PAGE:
The Rise of Superman – Book Review

The Rise of Superman – Decoding the Science of Ultimate Human Performance by Steven Kotler was a pretty great book and a must read for individuals looking to increase performance and productivity in their lives. I first heard about this book a few months ago while listing to The School of Greatness podcast by Lewis Howes. I originally stumbled onto The School of Greatness podcast from another postcast that I was listening to, and have been pretty hooked on the podcast concept for a while. During the episode with Steven Kotler, my interest was peaked with the topic of “flow states” and extreme athletic performance.

The Rise of Superman - Decoding the Science of Ultimate Human Performance - Steven Kotler

The Rise of Superman – Decoding the Science of Ultimate Human Performance – Steven Kotler

Most of you know that I grew up with a fairly athletic background. In addition to the traditional sports, I was also an avid skateboarder rock climber, and surfer. In fact, the original reason for opening The Hayden Institute in the northwest Houston area (even though I am from Pasadena) was because it was half way between Galveston (surfing) and Austin (rock climbing). Needless to say, after hearing Steven Kotler describe the neurology, physiological states, and biochemistry behind the “flow states” of these extreme athletes on the podcast, I was able to purchase the book, and check it out. It finally made it to the top of my “books to read” list, and I was not disappointed.

To begin with, flow is described as “extreme focus to the exclusion of anything else, effortless transcendence of already well-learned skills, time distortion, vanishing of “self” into seamless action, high-speed problem-solving, and often a sense of merging with a transpersonal, universal force.” according to from the 1990 book of that title by Mihalyi Csikszentmihalyi. Flow is also known as “being in the zone,” if that makes more sense than the official definition. From a neurological standpoint, researchers associate flow states that are accompanied by “transient hypofrontality” (lessening of inputs from the frontal lobes) – the disappearance of cognitive “second-guessing” into boundary melting fluidity of creative, automatic, altered-state awareness of exceptional performances beyond previous limits.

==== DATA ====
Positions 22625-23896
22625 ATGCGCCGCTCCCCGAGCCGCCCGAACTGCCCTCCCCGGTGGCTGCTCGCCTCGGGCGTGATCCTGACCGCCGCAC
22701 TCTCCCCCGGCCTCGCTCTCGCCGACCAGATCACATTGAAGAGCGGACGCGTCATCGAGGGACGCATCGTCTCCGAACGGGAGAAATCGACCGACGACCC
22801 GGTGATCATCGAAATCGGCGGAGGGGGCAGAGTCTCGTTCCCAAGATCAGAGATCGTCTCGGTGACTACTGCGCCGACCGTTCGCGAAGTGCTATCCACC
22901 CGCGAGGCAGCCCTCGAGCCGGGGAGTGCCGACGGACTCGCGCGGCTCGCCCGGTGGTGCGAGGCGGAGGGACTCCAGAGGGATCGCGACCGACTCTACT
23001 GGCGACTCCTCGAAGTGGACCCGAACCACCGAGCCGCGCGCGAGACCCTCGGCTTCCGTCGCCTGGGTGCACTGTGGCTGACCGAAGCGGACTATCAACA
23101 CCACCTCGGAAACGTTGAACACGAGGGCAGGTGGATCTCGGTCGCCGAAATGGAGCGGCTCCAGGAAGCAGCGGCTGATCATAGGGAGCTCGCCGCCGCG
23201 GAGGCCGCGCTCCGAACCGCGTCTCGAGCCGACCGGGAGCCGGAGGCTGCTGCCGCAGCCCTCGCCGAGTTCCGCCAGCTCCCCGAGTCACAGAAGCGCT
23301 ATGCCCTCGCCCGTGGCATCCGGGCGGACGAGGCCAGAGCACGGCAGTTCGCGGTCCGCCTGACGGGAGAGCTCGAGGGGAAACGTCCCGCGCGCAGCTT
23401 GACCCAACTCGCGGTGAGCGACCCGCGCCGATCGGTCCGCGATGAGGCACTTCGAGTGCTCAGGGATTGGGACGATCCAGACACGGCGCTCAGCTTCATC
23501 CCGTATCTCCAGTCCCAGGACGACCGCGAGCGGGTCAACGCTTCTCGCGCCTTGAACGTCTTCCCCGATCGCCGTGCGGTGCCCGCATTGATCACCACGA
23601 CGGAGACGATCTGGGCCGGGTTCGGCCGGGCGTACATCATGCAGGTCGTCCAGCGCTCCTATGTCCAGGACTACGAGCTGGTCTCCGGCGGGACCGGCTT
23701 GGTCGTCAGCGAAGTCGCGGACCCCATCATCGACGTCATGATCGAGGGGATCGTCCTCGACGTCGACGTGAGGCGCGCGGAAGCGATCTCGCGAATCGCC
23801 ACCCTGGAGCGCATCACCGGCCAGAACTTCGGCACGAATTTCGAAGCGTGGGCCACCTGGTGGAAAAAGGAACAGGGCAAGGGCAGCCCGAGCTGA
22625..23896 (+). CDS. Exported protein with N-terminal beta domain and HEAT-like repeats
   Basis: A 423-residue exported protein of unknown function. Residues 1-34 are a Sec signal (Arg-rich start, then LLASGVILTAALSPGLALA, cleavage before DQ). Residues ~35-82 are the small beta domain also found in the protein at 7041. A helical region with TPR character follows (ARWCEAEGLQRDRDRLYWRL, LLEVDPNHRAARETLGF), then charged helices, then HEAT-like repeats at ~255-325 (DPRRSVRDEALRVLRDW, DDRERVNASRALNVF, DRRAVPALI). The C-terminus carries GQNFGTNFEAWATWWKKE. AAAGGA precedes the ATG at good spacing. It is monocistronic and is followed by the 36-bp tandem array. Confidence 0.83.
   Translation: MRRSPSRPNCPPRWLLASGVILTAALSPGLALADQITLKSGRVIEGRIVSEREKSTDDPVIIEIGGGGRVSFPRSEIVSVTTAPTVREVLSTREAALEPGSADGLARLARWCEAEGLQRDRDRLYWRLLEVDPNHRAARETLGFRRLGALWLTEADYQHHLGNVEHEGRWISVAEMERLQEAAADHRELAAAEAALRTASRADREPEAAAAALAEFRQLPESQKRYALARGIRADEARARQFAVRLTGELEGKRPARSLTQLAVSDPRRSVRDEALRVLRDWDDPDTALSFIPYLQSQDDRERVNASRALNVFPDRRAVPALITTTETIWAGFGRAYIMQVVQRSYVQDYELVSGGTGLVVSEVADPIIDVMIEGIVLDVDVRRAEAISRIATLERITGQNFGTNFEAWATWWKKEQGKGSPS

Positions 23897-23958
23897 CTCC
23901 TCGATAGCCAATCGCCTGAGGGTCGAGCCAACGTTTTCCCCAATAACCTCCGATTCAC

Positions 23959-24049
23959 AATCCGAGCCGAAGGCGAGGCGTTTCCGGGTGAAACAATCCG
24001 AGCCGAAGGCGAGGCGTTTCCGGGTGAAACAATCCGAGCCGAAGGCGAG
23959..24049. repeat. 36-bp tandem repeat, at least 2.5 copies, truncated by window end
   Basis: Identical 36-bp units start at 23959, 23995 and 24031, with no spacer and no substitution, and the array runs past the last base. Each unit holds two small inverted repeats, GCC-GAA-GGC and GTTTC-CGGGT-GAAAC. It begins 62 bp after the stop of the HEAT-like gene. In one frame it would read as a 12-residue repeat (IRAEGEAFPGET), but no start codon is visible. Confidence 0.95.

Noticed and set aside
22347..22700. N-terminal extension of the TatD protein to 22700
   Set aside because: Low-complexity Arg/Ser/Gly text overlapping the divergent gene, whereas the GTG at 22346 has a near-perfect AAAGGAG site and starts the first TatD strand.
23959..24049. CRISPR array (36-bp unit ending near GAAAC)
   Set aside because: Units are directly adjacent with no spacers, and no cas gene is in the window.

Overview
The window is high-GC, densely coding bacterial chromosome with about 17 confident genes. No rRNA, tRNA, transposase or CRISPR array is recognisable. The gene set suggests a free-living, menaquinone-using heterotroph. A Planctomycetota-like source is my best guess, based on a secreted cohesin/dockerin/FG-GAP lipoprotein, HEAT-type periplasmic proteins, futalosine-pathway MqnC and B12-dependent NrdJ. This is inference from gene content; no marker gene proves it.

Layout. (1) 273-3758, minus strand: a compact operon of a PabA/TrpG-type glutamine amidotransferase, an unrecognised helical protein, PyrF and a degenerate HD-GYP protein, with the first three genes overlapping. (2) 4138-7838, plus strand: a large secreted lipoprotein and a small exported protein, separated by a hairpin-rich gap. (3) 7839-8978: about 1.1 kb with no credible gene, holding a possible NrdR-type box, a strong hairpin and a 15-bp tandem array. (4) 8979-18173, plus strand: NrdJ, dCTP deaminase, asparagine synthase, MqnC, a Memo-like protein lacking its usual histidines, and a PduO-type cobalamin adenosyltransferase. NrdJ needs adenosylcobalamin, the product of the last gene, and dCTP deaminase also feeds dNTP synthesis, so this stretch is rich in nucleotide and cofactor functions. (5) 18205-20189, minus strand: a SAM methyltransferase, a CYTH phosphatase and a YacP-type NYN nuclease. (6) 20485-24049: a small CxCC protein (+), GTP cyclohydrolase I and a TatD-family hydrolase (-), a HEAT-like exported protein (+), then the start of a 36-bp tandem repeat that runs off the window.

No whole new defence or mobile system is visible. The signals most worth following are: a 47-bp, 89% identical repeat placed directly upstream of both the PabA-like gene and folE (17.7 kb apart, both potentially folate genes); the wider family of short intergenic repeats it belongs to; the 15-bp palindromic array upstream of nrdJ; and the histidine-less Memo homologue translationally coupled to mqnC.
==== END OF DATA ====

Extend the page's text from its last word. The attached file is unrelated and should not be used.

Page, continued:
It sounds complicated, but throughout the book, some great stories are shared from various surfers, snowboarders, rock climbers, sky divers, and other extreme athletes about how they are able to push the limits of human performance by entering into flow states. Along side these anecdotal stories, comes the user friendly, scientific explanation from neurologists, researchers, and professors as to what is actually happening in the body when someone enters flow, as well as how non-extreme athletes can tap into flow states in order to increase performance at work, school, and play.

There are many times that I recall being in a flow state. Three different times come quickly to mind.

The Rise of Superman – Missionary

The first was when I was a missionary for my church, living in Talca, Chile. I was asked to give a talk in front of the whole congregation, in Spanish. This request came after living in Chile for two weeks, and at the time I knew enough Spanish to order off of the Taco Bell menu, and say random words with a terrible gringo drawl. To this day I do not remember what I said, but one way or another, as I began speaking, the choppy, poorly formed sentences and lacking vocabulary turned into coherent thought, and by the time I sat down from the podium, the American missionary next to me asked me in English how come I never spoke Spanish if I was that good at it. Unfortunately, I was not able to tap into my new found Spanish mastery at will. In the first few months of living in Chile, I only became conversational and intelligible in Spanish during flow states. Eventually flow states were not required anymore to teach, and within a year to eighteen months of living in Chile, I was fluent in the Spanish language. I believe that it took a lot of study, practice, prayer, and divine intervention, but the flow states made the progression faster.

The Rise of Superman – Doctor